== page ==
I went to a fair few small gigs recently. I’ve been moving house, but trying not to be a hermit who spends all their time making bookshelves.

First up was Riots Not Diets at Power Lunches, the first London outing of one of my favourite Brighton nights. I first met Tobi when we were both copying zines at the print centre, and he was also copying the flyers for the first Riots Not Diets. That’s a good way to meet people. The Brighton edition includes a film screening, because T is a film projectionist by profession. He couldn’t be bothered to bring the equipment for that to London, but there was still the same lineup of queer and female fronted bands.

Power Lunches is a tiny café on Kingsland Road. Upstairs they have a bar and small art exhibition, downstairs is a a basement with a rickety plywood stage for music. The basement is dingy, the toilets are a bit grim, there are hardly any seats, and the opening times are a little mysterious, but I love the place. The atmosphere is great, the staff are nice, and the drinks are cheap, and I’ve never failed to have a really nice time there.

Riots Not Diets was the launch night for their compilation, which is well worth getting (and also features my friend Ellie who I used to run the Brighton Zine Fest with). The two stand out acts for me were Homosexual Death Drive, with their close harmony singing and luchador masks and handing out of streamers, and Halo Halo, the headliners who were incredibly tight.

The next night I was also at Power Lunches, this time to see Type Two Error, one of whose members I knew from Reading (and hadn’t seen in a long, long time). They don’t seem to have any music online that you can listen to, but I suppose you could look at their tumblr of reblogged photos of things they like/instagram photos and imagine some music, probably entirely wrongly.

I also liked the sound of the support, Give Blood, from the description on the flyer. I liked the sound of them in real life too, because I like synthpop, and the singer was obligingly sporting a Tears for Fears haircut. It’s the future. Or 1987. Both bands well worth seeing.

Also, I feel I should mention this place in Estonia right now. It’s a bar in Tallinn that only plays Depeche Mode, and is decorated with pictures of Basildon. I’ve been there twice. Once on my birthday. I didn’t plan to spend my birthday in the Depeche Mode bar, it’s just if you’re in Tallinn on your birthday, and see a place like that, I think it’s required you go there.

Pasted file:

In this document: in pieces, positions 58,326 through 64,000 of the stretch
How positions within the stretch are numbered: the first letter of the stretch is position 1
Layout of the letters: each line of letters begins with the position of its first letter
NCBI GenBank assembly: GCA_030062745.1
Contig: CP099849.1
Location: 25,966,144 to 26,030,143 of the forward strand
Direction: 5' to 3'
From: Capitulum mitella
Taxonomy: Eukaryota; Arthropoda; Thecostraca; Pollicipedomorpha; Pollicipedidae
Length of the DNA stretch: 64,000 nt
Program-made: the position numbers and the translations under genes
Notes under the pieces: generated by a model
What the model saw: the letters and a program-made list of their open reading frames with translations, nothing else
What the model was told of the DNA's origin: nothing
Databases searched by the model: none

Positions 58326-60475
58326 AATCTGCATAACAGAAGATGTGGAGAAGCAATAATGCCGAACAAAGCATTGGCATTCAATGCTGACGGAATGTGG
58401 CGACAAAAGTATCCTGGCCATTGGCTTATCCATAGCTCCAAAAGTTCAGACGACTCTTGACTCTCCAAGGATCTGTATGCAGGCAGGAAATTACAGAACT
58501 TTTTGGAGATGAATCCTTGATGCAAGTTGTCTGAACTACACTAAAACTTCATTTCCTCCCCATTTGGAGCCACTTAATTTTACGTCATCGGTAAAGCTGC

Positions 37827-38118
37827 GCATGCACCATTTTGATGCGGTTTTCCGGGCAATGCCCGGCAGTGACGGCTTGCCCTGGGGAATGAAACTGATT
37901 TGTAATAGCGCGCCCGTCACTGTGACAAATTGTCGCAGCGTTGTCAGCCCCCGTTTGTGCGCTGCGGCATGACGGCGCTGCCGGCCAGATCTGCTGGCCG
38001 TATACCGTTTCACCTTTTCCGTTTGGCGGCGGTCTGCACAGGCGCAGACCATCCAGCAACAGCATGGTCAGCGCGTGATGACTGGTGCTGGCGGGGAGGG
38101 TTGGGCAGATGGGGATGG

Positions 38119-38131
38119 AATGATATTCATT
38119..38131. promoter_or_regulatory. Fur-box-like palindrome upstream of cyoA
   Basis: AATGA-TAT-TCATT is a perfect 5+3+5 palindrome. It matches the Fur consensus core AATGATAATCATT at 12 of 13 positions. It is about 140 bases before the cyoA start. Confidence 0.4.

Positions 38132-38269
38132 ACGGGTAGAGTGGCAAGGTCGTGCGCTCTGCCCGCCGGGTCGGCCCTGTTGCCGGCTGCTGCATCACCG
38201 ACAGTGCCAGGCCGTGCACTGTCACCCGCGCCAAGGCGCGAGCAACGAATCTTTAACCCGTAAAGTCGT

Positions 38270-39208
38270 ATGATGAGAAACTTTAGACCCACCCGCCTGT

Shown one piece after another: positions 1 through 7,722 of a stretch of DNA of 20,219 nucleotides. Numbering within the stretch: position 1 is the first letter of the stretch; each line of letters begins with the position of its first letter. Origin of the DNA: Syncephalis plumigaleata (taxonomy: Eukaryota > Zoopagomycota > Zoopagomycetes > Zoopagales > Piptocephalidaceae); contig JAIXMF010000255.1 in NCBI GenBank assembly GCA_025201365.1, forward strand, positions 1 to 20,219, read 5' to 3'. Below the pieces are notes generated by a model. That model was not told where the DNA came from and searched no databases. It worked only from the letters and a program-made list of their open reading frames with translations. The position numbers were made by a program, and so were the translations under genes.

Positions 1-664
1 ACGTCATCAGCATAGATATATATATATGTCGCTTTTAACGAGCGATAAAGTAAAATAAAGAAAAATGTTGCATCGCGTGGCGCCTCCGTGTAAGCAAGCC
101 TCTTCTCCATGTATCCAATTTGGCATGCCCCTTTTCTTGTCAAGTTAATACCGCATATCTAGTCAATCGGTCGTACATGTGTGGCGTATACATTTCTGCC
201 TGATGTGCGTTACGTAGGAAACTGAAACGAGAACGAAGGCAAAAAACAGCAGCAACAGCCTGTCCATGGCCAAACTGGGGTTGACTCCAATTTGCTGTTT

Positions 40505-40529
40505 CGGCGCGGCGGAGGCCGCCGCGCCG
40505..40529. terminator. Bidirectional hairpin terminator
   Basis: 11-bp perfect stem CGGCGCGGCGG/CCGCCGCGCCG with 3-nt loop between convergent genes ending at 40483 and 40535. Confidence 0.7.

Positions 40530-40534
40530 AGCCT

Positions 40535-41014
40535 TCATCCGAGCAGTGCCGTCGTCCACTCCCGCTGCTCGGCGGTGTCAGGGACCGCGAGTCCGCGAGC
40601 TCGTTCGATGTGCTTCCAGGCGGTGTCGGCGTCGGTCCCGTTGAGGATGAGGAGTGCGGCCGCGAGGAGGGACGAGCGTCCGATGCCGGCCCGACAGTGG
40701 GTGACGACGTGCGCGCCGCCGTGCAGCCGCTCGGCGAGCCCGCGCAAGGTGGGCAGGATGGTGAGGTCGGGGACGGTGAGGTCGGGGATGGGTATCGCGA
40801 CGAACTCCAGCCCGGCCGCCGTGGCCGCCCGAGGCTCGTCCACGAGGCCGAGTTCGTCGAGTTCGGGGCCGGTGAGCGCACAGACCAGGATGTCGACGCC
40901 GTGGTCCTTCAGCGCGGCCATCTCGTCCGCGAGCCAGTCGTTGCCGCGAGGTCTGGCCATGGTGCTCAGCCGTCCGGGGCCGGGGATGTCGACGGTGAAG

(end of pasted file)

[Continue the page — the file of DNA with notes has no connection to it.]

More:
I went to this gig with Melanie, who is generally game to go to things if they’re free, and who didn’t mind that I wanted to go to a gig where I had no idea what the music sounded like. Luckily it turned out to be exactly her type of thing.

I was supposed to go and see UpCDownC, but I was tired from work and moving, and I fell asleep fully clothed at 8pm. (And woke up very confused at 3am). Instead I went to see Chris and JimE from UpCDownC’s new project, the Parade, later in the week at the Strongroom. I’ve seen UpCDownC a million times, but this was only the Parade’s third gig. They had teamed up with Mosh and Sam from Lupen Crook and the Murderbirds and Jemimah Dean to form some sort of Medway supergroup. I’ve known these people a very long time.

When they were teenagers in the 90s, Chris Garth and Mosh had a grunge band together. When that came to an end around 2000 or so, they did their own projects and the odd collaboration, but I think this is the first time they’ve had a band together since. JimE and Mosh also used to be in a band called Bonzai Resevoir with a guy called Magic Lee who has a waist-length beard and plays the saxophone. I think everyone needs to see more of Magic Lee.

They combined the dark folk aspects of Mosh’s solo stuff, with male/female vocal harmonies and JimE’s electronics (and refusal to wear shoes on stage). Also another band very worth seeing. My friends John and Morgan also came along.

Before the band there was a showing of animations and sounds by Max Hattler. Afterwards me & John realised that we have ruined things like that for ourselves. I found myself spending the whole time thinking things like “is that done on AfterEffects or Flash? Ah, so that layer must be set up like that”, and he was thinking similar things about the sound programming. Learning how things are done ruins your life I guess.